“The Lord is my shepherd, I lack nothing. He makes me lie down in green pastures, he leads me beside quiet waters, he refreshes my soul. He guides me along the right paths for his name’s sake.” (Psalm 23:1-3)
A herd of animals may survive on their own in the wilderness, but a herd taken care of by a good shepherd is bound to live a more abundant life. The same applies to humanity when we strive to live lives in tandem with God. Much like this psalm, God acts as our Shepherd by providing us those places of food and water. Extending outside of the animal metaphor, God provides us with shelter, money, and other resources. This is not to say that He will not allow for moments when we go without, but even in seasons where we lack specific resources, God is always providing what we need.
3. God Guides
“Even though I walk through the darkest valley, I will fear no evil, for you are with me; your rod and your staff, they comfort me.” (Psalm 23:4)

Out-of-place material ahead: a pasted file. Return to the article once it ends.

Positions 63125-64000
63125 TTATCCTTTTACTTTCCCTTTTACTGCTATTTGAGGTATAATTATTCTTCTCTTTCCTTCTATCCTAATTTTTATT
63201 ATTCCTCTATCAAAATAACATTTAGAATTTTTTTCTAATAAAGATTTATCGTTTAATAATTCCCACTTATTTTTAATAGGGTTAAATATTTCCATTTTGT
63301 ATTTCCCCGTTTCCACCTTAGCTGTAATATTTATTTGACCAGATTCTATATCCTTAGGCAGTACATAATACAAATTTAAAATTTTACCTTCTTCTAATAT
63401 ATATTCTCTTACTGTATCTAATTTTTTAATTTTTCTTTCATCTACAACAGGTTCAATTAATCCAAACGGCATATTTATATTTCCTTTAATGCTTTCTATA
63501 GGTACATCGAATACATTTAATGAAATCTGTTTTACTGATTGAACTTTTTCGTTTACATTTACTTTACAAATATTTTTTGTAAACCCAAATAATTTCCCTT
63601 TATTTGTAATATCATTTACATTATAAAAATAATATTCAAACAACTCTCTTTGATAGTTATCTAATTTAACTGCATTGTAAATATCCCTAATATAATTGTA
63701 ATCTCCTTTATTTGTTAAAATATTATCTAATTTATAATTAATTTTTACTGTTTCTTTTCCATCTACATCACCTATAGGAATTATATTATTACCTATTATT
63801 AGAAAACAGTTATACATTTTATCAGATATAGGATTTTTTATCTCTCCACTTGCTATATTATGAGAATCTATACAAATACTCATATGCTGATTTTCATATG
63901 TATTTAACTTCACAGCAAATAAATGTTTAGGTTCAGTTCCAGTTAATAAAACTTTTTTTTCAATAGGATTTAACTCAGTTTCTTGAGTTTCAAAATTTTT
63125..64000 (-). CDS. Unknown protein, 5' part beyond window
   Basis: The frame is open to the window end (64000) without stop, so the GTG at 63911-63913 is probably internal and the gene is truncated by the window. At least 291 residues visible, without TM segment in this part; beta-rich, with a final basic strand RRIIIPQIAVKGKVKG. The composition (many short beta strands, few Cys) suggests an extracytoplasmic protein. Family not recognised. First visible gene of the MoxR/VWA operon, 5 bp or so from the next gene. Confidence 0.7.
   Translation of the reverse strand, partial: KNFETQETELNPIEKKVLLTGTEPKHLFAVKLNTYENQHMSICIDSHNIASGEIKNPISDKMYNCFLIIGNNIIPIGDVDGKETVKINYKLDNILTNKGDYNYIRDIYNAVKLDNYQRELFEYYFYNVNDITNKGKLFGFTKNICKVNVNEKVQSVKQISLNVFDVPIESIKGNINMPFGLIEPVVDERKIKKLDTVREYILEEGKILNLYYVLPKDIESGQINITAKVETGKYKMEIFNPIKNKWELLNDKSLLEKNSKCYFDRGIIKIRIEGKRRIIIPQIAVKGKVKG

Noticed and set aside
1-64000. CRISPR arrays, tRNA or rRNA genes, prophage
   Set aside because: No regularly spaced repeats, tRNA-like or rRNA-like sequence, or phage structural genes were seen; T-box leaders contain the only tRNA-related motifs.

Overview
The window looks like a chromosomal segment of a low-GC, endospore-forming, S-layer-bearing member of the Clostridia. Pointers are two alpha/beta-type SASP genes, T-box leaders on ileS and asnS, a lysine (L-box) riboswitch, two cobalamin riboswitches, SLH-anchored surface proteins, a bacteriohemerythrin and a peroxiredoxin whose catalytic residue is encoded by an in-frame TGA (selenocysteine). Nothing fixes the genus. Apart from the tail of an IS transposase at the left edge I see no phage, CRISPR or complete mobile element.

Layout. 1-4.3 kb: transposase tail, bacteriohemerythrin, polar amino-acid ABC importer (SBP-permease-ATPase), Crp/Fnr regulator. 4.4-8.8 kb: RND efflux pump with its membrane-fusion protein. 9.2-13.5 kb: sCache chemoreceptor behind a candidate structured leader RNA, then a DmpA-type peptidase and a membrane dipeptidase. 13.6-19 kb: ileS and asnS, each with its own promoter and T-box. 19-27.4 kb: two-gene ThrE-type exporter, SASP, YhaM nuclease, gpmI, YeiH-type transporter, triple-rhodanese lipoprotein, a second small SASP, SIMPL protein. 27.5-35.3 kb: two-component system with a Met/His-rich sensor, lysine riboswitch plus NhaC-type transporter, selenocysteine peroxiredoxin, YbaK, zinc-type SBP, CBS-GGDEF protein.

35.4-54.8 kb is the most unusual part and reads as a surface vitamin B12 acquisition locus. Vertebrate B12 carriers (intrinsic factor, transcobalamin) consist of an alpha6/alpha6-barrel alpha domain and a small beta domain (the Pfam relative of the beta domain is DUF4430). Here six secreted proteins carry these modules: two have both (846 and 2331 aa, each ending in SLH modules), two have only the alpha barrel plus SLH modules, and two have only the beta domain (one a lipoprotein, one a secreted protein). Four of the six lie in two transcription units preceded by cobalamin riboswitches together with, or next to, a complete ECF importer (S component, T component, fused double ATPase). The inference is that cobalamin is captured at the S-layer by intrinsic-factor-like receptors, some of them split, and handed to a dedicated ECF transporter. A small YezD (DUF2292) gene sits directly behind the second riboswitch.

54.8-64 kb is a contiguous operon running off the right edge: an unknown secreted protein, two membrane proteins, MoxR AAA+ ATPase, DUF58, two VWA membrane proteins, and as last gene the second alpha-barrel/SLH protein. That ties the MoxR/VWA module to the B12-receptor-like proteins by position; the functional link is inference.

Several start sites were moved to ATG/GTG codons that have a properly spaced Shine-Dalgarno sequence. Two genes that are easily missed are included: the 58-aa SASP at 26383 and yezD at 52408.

God is present throughout all seasons of life, and thankfully even in those seasons where we don’t acknowledge His presence until later. This verse reminds us that we have no need to fear because the almighty God is for us with, us, and will protect us. If we then consider ourselves as His sheep, and He our Shepherd, that is all the more reason not to fear. Realizing that God is not just our shepherd, but our good shepherd is news good enough to calm our doubts, fears, and insecurities. Seeing God as our good shepherd recognizes the deep love and care He has for us. His love is so deep that He is guiding us throughout every season of life. He does not tire of being with us.
That’s true intimacy, and a love unlike any we can find in other people. God doesn’t need a break from us. God doesn’t tire from the attention He expends on us. God is indeed our good shepherd, and with that truth, we can strive to be His good, loving, and obedient sheep.
Photo credit: Unsplash/Jaka Skrlep
Aaron Brown is a freelance writer, dance teacher, and visual artist. He currently contributes articles to GodUpdates, GodTube, iBelieve, and Crosswalk. Aaron also supports clients through the freelance platform Upwork.